The nakedness of the project occasionally feels like a constraint, the sound palette of the album remaining rather narrow, but fans of creative singing should definitely investigate. Just get also Barnyard Drama’s I’m a Navvy or Roger’s Bruiducoeur… for a fuller picture of these artists’ work.
REVIEW by François Nadon in Ici Montréal (Québec), May 18, 2006
Composé de deux improvisatrices vocales et d’un percussionniste, ce trio nous offre un album plutôt mélodique tout en étant totalement improvisé. On sent qu’Idiolalla est le résultat d’une convergence de trois musiciens et non d’une confrontation; les uns s’insèrent dans le jeux des autres pour aboutir à des impros cohérentes. Dans son jeu, Jean Martin est présent sans pur autant s’imposer avec ses percussions. Il insuffle une dynamique rythmique qui encadre le jeu des deux chanteuses. Un disque recommandé à ceux qui veulent s’initier à de l’improvisation vocale accessible sans pour autant lésiner sur la qualité. Christine Duncan et Jean Martin seront avec leur groupe Barnyard Drama au FIMAV ce soir le 18 mai .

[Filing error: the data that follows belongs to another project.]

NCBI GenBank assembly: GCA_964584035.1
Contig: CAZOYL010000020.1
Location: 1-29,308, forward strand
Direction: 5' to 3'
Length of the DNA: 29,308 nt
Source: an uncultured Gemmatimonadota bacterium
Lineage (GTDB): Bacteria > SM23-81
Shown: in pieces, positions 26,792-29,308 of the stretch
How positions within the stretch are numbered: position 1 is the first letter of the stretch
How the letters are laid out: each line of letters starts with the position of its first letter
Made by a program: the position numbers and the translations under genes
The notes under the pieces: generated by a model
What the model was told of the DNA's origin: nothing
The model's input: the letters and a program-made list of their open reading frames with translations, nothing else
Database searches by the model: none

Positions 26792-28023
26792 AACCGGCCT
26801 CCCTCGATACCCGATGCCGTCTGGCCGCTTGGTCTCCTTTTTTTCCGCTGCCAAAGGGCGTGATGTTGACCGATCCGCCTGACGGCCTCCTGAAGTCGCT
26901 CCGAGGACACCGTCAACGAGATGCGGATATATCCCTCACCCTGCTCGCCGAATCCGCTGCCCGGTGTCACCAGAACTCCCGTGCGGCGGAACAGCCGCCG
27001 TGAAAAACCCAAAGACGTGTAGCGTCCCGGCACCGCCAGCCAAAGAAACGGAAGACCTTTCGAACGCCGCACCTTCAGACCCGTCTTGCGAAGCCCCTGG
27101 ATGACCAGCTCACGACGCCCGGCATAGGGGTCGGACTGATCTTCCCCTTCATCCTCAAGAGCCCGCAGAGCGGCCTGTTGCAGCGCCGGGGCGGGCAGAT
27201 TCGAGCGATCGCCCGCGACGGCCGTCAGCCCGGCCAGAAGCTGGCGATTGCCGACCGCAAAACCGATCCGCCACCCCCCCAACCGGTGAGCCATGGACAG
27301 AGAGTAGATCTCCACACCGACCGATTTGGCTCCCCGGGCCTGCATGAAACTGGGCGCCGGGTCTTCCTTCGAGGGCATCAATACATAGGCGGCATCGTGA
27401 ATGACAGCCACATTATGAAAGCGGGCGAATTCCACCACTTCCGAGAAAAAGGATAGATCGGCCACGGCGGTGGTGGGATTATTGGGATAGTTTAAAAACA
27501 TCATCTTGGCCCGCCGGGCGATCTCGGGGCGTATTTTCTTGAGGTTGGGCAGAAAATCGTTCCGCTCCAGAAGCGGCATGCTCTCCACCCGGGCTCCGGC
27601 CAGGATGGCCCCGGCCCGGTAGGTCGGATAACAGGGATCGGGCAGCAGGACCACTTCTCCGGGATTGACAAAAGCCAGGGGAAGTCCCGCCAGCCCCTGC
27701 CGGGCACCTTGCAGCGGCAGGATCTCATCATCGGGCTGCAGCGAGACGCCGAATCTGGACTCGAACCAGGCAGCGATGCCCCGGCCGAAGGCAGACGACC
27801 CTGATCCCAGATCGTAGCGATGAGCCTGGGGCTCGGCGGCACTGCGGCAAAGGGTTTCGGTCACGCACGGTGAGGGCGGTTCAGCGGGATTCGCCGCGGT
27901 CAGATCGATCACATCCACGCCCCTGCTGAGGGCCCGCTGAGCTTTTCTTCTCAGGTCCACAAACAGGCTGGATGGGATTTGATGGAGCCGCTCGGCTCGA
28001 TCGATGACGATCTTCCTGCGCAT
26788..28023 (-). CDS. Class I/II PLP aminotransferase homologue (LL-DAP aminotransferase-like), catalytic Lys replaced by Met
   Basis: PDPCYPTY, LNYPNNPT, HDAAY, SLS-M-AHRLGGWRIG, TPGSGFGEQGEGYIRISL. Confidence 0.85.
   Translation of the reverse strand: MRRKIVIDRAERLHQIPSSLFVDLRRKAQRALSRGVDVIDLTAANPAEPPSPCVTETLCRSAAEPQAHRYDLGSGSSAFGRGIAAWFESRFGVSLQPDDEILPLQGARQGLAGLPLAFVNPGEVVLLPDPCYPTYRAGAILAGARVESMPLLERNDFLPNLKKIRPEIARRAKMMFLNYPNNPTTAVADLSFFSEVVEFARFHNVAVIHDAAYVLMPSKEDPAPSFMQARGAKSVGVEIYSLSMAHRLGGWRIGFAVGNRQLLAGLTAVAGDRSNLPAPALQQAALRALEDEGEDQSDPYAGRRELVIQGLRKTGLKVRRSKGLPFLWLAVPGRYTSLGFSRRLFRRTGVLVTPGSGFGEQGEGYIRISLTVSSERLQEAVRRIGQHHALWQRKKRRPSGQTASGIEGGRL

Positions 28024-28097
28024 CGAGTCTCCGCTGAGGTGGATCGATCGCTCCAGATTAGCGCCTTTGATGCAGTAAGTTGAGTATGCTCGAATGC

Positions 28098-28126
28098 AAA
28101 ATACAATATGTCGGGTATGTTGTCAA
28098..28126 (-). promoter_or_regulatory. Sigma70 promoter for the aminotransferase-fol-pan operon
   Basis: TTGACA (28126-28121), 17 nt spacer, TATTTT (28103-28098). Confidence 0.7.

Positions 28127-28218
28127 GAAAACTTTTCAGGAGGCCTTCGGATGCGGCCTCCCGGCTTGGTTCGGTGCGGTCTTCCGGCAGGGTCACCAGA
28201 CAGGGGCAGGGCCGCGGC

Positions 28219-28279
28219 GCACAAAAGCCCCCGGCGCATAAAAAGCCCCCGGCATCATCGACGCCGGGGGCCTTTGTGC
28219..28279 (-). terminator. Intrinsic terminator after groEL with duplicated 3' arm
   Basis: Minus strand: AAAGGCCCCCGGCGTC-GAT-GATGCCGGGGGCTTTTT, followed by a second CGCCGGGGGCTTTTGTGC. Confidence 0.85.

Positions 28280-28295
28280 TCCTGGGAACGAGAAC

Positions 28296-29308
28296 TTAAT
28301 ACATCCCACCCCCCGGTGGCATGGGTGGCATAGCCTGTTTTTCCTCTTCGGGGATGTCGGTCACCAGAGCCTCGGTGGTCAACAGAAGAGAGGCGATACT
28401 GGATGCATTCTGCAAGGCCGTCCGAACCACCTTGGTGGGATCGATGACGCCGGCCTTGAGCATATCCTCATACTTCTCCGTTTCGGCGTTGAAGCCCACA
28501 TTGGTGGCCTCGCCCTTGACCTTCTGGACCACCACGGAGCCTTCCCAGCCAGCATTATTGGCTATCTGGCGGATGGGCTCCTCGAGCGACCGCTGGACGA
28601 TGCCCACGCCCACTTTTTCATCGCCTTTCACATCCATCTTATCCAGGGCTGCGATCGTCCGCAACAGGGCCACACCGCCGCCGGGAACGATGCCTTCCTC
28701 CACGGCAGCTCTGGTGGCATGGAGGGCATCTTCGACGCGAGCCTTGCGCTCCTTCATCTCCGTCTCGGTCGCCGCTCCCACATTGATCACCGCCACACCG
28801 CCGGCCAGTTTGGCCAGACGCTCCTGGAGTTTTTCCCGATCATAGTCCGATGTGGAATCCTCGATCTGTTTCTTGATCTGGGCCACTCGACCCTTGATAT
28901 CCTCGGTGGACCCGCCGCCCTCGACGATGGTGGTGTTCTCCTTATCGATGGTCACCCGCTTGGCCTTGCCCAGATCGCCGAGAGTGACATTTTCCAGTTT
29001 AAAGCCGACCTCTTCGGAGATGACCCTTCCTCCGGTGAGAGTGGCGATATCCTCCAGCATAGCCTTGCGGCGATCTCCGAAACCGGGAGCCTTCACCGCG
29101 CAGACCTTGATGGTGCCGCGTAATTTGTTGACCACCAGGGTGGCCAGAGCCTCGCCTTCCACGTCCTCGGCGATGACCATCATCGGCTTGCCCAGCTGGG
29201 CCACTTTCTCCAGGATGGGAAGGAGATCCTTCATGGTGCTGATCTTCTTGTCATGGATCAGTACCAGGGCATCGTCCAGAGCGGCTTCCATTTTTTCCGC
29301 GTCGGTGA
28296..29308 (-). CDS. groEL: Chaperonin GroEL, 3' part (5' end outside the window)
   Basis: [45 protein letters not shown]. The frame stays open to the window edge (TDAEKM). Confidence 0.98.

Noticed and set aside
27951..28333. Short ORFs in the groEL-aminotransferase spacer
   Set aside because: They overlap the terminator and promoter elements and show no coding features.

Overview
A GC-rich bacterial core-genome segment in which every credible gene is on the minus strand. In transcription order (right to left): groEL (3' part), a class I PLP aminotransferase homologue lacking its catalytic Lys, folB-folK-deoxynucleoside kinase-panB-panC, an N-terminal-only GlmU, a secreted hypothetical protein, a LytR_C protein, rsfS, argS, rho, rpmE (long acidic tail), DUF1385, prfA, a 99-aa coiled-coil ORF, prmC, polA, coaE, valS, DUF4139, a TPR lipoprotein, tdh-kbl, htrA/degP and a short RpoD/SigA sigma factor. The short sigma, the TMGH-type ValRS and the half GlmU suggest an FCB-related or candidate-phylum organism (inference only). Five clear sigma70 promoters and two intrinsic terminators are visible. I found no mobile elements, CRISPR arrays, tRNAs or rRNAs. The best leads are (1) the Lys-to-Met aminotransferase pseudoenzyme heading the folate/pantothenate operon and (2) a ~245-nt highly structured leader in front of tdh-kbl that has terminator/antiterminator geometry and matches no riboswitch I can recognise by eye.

REVIEW by Andrew Timar, Wholenote Magazine - Oct 2006
While I couldn’t find the intriguing sounding title word Idiolalla anywhere, I did however uncover the neologism “idiolalia”, which arose recently from “idio”: personal, distinct, private, peculiar, and “lalia”: speech; therefore “idiolalia”, meaning a private or unique form of speech.
On this CD, the two singers, DB Boyko and Christine Duncan, no strangers to the exploration and extension of vocal limitations, certainly make good use of idiolalia. Jean Martin, the polished jazz percussionist impresses us with his free improv chops and fine musicianship.
On first listening, the sheer range of vocal utterance astonishes, what with lightening quick switching between vocables and effective presentation of many extended vocal techniques. On the other hand, it did take me a while to relax with this mix of Dadaist-inflected aesthetics (which was originally designed to poke fun and agitate) and (much) nonsense language. Except when used in touches of irony, don’t expect to hear belle canto singing here!